Sally-preparing-Rita-drinking But, best of all, the Garden Party cum barbeque. It’s wonderful and cringe-worthy seeing Sally back in full grande dame mode. Rita did the right thing at the party I think: immediately start drinking herself legless.

Beth’s expression as Sally set out the tiered cake dishes with canapés was absolutely priceless. With just one look, she showed that she had never seen such foreign objects before ever in her life, and hoped to never see them again.

I am sorry that Mary decided to grace neither barbeque with her presence. To show two-barbeques-todaysolidarity with Norris, who had been not been invited, she declined her invitations to both. But the soirées are not over; she may yet appear. One can only hope.

Alas, I will miss much of the next two weeks, so I will not be posting here for the next two Sundays. See you September 29th.

Corrie Street Sept 1/13

The Go-To Guy

one-lousy-fagIf ever an argument was made for the value of civics education in schools, it was Craig’s face as Karl told him what would happen if he confessed to throwing a still-lit cigarette butt away. That butt, Craig believes, started the fire that burned down the Rovers and killed two people. Murder, Karl told him, means years in juvenile detention, then transferal to an adult prison for 30, 40 years, heartbreak for his mother, and suicide as the only way out.

go to guy Karl did-you-wake-up-that-dayWhen Craig first told Karl the secret that was bothering him, Karl told him the truth, mostly. The butt didn’t start the fire. Sunita did according to the police, so it was not Craig’s fault. Still, Craig wanted to confess. He started the fire, he said over and over, he murdered those women. If you didn’t plan it beforehand, Karl said, it’s an accident so don’t worry about it. It’s not your fault. Call me anytime.

Still, Craig feels so guilty he wants to tell the police and let them decide whether or not driving-me-crazyhe is a criminal. Karl has trouble keeping up his best friend and go-to guy façade in the face of Craig’s determination to make a clean breast of it. If it were only Craig carelessly disposing of a butt, Karl likely wouldn’t care. The problem is that Craig saw Karl leaving the back door of the Rovers and locking up behind him at the time when he supposedly was in the Bistro doing the Full Monty.

am-a-nobodyAs Thursday’s scene in Karl’s car progressed, I wondered how he was going to convince Craig to keep schtum. No reassurances or allusions to the rigours of ‘boy-prison’ were working. What will Karl tell him next? Will he tell him that he will hang for the crime? Craig may well not know the difference. And yes! Karl leaned in closer and best-way-you-can-face-upsaid you’re right, it was your fault, you are a murderer. And he began piling on the list of punishment ahead of Craig. He painted a vivid picture.

It was horrible to watch that poor gormless boy be scared witless. It was also laugh-out-loud funny. Karl does the friendly/scary looming thing very well. He honestly doesn’t want to hurt anyone. But if backed in a corner, well, not a lot of choice.

carry-your-secretKarl is having to dream up excuses for Stella while dealing with a child carrying a load of guilt. That guilt could be Karl’s own undoing, something he can’t explain to Stella as he goes AWOL from Rovers work and wedding preparation events. He is ready to pop from the pressure.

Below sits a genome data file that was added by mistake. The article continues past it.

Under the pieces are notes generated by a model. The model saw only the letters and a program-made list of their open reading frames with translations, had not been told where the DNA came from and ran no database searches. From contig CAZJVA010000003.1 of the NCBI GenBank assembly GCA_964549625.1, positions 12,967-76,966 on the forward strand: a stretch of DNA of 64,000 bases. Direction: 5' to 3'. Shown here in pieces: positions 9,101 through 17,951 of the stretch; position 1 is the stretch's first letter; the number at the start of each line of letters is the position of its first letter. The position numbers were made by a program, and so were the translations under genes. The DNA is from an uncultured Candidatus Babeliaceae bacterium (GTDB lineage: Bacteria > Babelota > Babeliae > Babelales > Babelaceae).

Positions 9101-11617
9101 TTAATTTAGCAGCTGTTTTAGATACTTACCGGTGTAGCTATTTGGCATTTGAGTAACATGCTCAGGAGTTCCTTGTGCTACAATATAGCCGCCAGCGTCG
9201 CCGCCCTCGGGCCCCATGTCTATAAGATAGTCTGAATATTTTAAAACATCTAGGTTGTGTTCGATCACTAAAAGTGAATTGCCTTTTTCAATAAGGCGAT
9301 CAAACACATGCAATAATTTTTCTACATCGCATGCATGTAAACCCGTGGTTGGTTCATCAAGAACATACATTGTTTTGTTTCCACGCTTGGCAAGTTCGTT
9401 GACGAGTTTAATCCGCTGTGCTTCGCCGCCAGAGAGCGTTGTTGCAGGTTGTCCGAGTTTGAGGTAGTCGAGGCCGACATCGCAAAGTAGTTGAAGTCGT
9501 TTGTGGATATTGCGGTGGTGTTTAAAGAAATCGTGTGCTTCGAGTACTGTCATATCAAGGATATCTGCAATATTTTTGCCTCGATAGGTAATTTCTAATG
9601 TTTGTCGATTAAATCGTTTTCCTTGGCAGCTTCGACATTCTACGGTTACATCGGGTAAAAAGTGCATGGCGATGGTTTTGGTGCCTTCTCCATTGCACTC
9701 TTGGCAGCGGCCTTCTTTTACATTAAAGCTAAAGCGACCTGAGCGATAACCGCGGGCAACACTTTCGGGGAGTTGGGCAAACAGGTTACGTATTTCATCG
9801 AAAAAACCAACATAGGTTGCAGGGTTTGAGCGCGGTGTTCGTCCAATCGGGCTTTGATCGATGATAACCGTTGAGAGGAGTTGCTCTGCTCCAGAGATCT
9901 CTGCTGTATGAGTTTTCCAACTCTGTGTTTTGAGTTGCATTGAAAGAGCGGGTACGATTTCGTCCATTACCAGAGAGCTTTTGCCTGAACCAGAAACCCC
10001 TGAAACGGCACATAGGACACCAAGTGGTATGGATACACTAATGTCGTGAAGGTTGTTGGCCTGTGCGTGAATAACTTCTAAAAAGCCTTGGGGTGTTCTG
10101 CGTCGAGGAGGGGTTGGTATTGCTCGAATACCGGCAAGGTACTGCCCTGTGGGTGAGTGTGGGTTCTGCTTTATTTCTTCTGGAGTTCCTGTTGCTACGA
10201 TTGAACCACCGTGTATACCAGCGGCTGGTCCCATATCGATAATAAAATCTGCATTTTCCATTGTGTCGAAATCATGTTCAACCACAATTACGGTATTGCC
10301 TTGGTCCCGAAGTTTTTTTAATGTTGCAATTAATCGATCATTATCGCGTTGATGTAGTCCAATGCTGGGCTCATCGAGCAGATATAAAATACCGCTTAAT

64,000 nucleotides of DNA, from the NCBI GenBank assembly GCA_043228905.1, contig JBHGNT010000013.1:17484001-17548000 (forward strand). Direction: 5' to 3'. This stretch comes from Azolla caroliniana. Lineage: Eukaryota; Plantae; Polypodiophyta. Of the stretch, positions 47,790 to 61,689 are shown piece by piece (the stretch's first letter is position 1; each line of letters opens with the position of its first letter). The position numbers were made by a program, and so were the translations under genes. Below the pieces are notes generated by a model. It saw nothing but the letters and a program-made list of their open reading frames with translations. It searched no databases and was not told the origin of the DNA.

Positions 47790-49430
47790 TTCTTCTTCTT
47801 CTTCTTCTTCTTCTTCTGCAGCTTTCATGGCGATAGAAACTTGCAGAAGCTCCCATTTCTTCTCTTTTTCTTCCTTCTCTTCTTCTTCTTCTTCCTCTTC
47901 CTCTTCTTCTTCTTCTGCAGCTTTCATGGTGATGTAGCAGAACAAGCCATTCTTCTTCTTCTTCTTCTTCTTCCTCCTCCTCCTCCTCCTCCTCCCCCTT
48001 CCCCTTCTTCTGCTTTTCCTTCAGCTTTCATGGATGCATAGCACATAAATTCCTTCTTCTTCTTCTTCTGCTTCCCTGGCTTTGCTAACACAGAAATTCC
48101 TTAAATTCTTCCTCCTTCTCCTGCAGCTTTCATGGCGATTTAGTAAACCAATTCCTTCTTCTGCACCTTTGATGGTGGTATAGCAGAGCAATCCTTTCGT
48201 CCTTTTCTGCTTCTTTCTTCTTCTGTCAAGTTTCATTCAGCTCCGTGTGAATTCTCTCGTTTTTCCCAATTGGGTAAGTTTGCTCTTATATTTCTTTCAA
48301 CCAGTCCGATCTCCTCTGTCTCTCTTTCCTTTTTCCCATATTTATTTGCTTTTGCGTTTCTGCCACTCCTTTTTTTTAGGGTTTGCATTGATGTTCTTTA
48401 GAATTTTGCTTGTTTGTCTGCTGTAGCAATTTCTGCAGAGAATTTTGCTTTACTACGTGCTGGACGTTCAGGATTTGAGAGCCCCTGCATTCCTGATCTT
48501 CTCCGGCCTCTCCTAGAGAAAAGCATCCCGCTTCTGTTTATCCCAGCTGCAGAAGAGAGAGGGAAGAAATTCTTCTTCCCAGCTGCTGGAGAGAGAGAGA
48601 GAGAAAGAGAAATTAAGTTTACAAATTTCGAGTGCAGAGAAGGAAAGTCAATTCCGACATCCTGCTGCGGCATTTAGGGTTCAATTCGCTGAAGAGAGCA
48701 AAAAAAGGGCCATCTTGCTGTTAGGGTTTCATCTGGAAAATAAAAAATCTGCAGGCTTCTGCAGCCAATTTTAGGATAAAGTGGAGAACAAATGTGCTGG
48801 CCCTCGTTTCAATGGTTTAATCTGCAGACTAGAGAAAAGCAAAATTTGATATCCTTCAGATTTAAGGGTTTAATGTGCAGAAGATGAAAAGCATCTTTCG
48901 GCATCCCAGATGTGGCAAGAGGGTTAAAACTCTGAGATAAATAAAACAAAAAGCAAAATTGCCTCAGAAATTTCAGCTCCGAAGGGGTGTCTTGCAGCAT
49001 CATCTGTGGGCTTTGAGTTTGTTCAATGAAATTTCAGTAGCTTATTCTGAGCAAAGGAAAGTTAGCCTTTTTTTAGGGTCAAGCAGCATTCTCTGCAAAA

It is, my husband reminded me, similar to John Stape coming unglued as one after another coincidence occurred to foil what seemed like a perfect plan to cover up lies and deaths – good-ladall because he just wanted to teach. Karl thought he had successfully got away with murder and now a young boy unknowingly threatens to topple his whole happily-ever-after. The go-to guy has to get up and take action.

(Here is my take on my favourite John Stape moment.)

Corrie Street Aug. 25/13

Facing Consequences

David saw Nick, and saw what his vengeance had wrought. He likes playing out the nasty facing consequences David-sees-Nickgames he thinks up in his head but doesn’t imagine how serious the outcome might really be. He saw his brother all bashed up, in critical condition after brain surgery. All because it had seemed reasonable in his little head to exact revenge for what Nick and Kylie had done to him.  His game didn’t go according to plan. The consequences were far greater than he had intended. He might end up without a brother, he realizes.

Nick unconsciousIt is always about David for David. He’s like a cat with a mouse; the cat’s fun is over when the mouse dies. Seeing an unconscious, battered and bandaged Nick made him realize his Nick-baiting days may be over. And he has the problem of avoiding questions about “what happened”. He may be sorry for what he caused, but he isn’t about to take responsibility for it.

Leanne presses him about what caused Nick to drive erratically, as David said he had. He says Nick’s phone rang and that must have distracted him. Oh no, Leanne his-phone-rangrealized, she had phoned Nick. My husband thought that David’s choice of that explanation was an innocent clutching at straws, finding some reasonable sounding excuse. But I don’t trust David as far as I could throw him. I believe he well remembers that Leanne called Nick as they sat by the side of the road arguing. He knew full well, I believe, that saying maybe it was a ringing phone would shut Leanne up and make her stop the questioning.